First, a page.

Eight years ago, Maryland’s first drug court was established.  It was a juvenile drug court in Baltimore City.  Today, there are seven drug courts—both juvenile and adult—in operation throughout the State.  And there are three more in the planning stages.  We are committed to drug courts.

Evidence of that commitment is the Drug Treatment Court Commission.  Established just last year, its membership includes representatives from state criminal justice organizations, as well as the legislative and executive branches.  Under the leadership of Baltimore City District Court Judge Jamey Weitzman, its chair, and Baltimore City Circuit Court Judge Thomas Noel, its vice chair, both of whom head successful drug court programs in their respective courts and are here for your acknowledgment, the Commission was established to standardize and advance drug court programs statewide.  One of the Commission’s priorities is to evaluate the cases that have gone through drug court and measure their effectiveness. 

Drug courts have been enormously successful.  This has been confirmed by a study of recidivism in Baltimore.  The indicia of success, however, is not just in reducing the pressure on the courts or providing effective treatment, but in making possible the reunification of families, the birth of babies without addiction, and the transformation of former substance abusers to stable and productive members of society.  I am extremely pleased that the governor is also committed to making this a priority for Maryland.  As recently as this week, we have begun a collaborative effort with the Department of Juvenile Justice and Secretary Montague to initiate the implementation of juvenile drug courts throughout the State.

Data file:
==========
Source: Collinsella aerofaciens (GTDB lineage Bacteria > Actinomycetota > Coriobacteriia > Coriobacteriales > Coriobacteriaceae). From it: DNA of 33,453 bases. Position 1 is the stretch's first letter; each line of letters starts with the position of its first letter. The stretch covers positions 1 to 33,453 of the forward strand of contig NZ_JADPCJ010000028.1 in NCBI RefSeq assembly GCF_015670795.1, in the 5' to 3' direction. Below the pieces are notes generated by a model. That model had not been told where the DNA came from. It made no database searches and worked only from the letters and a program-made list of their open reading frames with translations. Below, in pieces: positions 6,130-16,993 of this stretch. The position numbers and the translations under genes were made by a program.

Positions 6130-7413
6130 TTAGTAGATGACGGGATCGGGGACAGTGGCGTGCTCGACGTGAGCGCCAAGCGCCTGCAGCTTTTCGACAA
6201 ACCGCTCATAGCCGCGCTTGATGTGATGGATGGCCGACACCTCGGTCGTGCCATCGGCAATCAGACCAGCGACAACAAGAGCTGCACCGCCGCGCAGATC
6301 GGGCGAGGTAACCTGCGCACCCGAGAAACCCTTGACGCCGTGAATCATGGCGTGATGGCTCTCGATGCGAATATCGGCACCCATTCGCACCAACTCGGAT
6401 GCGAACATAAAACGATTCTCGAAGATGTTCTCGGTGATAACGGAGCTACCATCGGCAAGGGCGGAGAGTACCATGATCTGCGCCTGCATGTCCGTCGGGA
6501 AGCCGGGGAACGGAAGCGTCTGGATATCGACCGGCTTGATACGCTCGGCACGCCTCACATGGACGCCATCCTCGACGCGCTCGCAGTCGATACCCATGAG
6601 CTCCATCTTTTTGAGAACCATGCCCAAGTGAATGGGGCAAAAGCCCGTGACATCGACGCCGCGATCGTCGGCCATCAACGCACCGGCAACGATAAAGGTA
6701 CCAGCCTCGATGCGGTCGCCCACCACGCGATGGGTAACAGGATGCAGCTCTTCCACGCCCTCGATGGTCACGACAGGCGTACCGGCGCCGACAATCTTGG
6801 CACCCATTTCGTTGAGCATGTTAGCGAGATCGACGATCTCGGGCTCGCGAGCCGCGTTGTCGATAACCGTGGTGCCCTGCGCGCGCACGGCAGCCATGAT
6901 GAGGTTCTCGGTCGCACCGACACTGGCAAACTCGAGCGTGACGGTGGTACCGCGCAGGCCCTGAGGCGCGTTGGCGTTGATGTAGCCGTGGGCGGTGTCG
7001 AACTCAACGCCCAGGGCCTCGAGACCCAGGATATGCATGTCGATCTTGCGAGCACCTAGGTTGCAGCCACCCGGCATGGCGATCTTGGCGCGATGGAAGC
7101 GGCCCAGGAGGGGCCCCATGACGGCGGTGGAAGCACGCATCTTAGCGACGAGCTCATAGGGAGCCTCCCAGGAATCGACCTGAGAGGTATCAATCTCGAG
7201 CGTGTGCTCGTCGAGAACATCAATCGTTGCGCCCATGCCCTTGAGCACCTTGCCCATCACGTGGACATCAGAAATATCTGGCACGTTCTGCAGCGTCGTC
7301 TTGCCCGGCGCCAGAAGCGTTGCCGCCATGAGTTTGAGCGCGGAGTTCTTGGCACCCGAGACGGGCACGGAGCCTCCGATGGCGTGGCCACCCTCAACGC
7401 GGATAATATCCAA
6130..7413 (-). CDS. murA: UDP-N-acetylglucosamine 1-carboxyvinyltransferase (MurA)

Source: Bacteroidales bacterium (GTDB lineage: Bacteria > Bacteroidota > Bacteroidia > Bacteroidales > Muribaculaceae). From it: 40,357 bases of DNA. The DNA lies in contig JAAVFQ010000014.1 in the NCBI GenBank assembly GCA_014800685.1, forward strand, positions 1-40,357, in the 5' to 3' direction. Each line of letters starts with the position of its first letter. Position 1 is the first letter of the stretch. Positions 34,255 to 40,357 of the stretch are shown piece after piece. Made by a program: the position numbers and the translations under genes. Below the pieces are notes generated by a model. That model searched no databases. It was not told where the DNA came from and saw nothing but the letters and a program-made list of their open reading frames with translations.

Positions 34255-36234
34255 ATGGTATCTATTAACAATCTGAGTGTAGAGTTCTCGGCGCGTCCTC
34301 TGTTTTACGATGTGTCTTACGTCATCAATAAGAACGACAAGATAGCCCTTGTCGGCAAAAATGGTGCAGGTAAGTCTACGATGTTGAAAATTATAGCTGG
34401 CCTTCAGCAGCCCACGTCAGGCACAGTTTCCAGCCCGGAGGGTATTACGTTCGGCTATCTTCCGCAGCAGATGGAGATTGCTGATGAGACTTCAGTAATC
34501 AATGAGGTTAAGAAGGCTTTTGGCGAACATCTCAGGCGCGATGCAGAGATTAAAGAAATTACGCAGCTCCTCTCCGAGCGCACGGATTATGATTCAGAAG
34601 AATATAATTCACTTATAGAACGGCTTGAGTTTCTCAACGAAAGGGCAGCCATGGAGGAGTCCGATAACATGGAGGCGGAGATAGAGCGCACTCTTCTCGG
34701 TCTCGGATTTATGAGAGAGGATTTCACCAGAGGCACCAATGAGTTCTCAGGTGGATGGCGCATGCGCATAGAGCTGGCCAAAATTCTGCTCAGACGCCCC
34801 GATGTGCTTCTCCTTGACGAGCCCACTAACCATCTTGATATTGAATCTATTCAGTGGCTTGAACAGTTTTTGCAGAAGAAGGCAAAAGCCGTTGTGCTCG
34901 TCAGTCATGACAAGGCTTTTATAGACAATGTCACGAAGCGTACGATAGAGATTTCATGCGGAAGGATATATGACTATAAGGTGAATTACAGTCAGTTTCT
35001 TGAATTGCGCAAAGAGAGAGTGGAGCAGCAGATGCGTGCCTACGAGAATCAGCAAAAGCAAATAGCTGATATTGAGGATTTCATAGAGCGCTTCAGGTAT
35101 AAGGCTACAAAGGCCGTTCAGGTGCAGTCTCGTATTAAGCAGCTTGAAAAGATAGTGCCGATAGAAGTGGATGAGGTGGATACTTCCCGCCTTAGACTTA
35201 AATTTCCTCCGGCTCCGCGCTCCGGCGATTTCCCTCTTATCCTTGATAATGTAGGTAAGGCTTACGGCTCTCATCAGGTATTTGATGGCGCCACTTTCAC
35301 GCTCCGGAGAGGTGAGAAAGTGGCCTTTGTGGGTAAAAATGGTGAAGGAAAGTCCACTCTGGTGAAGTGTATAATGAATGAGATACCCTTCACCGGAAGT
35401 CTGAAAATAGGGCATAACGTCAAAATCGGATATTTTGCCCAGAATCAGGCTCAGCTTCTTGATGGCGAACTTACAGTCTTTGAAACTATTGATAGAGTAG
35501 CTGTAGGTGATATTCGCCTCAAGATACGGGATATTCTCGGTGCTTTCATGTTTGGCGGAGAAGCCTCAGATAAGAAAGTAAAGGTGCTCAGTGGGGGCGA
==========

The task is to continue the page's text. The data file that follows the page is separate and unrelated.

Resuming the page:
Also, I want to report to you on an initiative that had its impetus in the General Assembly—the creation of a business and technology case management plan for Circuit Courts.  This initiative offers a special track for complex cases involving technology, business and economic issues, with judges specially trained to hear the cases.  The plan went into effect on the first day of this year, on schedule and as promised.

Another positive and tangible result of collaboration between the legislative and judicial branches of government, which directly speaks to access, is the increased powers of the District Court commissioners in order to provide greater access—24/7—to victims of domestic violence.  Consistent with our commitment to access was the Judiciary’s, in particular the District Court’s, effort to  prepare for the day when the commissioners’ powers were expanded.  When the voters approved a constitutional amendment for that purpose last November, we had a plan in place to train the commissioners and courthouse staff, retool our IT system, and ensure that the protections envisioned in the new law were immediately available.  We are indebted to Judge Martha Rasin, former Chief Judge of the District Court and now of the Anne Arundel County District Court, who was instrumental in this effort.  Please recognize her leadership and hard work.